Imagining Ecuador: Crisis, Transnationalism and Contemporary Fiction

Research output: Book/ReportBook


In March 1999, in an effort to stave off financial collapse, the Ecuadorian government suspended all banking operations and froze all bank accounts in the country for a period of five days. This episode, the Feriado Bancario, represents the peak of the worst financial crisis in the nation's history and one which had far-reaching and long-last effects on society, politics, the economy, and cultural production. The very idea of 'Ecuador' was transformed, as Ecuador became a country marked by constant interaction with the world beyond its borders.

This book explores how contemporary Ecuadorian authors are reimagining the nation following the Feriado Bancario. Starting from a rereading of Ecuador's national novel, Jorge Icaza's Huasipungo (1930), which saw the nation as rooted in the land, the book examines post-crisis fiction which offers an image of Ecuador as a transnational space. It posits that these novels - Eliécer Cárdenas' El oscuro final del Porvenir (2000), Leonardo Valencia's Kazbek (2008), Carlos Arcos' Memorias de Andrés Chiliquinga (2013), and Gabriela Alemán's Humo (2017) - both reflect and explain the new reality of Ecuador as a nation that can no longer be defined by its territory. At the same time, the book uses the Ecuadorian case to challenge the conceptualisation of Latin American literature as 'post-national' and to show how countries on the periphery of the global literary market can, from the very fact of their minoritarian position, enrich and better define World Literature.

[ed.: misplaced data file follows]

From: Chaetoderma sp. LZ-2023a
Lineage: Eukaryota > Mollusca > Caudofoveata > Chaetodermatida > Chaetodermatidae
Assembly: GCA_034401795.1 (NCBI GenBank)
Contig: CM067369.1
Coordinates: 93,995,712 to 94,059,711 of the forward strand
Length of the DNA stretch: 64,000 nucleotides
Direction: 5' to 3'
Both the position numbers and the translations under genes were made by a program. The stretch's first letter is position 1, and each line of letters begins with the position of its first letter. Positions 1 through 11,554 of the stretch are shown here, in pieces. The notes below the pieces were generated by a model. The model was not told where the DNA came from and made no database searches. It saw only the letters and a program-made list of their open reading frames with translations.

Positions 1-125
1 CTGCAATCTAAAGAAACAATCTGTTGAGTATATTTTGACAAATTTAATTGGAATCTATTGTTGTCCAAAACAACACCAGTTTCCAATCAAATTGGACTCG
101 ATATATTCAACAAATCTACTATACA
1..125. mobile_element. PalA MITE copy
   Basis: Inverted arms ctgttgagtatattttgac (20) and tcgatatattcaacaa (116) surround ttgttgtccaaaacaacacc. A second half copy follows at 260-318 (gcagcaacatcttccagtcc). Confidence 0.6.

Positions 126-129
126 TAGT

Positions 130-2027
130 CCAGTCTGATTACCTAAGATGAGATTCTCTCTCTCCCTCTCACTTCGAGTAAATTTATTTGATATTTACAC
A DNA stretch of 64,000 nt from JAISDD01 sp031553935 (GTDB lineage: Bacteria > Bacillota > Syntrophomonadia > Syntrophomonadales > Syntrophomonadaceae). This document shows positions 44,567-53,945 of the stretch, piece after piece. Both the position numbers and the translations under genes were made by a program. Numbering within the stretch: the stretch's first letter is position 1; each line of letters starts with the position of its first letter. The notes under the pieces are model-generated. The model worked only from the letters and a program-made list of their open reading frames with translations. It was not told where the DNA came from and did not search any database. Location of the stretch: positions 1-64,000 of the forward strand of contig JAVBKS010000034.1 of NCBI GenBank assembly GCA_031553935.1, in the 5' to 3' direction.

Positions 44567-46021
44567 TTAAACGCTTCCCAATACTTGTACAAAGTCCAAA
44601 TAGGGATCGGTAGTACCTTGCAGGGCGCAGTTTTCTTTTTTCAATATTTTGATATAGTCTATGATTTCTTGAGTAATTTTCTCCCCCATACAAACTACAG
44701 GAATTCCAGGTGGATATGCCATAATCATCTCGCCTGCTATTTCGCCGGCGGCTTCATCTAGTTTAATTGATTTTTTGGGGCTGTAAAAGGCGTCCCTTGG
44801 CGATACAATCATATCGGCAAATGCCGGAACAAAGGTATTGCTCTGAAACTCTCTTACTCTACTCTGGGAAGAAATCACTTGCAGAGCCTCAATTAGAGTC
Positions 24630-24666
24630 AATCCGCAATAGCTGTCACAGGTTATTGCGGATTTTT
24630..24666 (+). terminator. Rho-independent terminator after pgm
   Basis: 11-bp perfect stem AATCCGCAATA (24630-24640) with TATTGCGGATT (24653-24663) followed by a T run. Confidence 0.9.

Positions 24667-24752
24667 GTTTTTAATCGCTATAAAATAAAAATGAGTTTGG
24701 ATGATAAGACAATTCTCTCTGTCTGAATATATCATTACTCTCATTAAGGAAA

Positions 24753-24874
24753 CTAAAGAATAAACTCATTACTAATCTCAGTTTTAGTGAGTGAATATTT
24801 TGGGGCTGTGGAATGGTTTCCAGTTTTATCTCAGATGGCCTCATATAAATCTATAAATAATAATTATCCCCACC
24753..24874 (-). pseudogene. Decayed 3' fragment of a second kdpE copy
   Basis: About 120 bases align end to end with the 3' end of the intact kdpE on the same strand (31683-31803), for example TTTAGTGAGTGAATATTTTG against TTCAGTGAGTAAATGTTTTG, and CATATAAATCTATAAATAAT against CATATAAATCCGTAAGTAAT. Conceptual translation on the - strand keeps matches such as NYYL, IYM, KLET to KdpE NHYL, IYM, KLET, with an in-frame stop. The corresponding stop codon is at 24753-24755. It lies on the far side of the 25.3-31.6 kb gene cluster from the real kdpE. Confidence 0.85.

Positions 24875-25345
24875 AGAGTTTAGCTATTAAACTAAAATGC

Original languageEnglish
PublisherBoydell & Brewer
Number of pages203
ISBN (Electronic)9781800104853, 9781800104860
ISBN (Print)9781855663589
Publication statusPublished - Nov 2022

Publication series

NameMonografías A
PublisherBoydell & Brewer


  • Ecuador
  • Latin American Literature
  • Latin America
  • Latin American world literature


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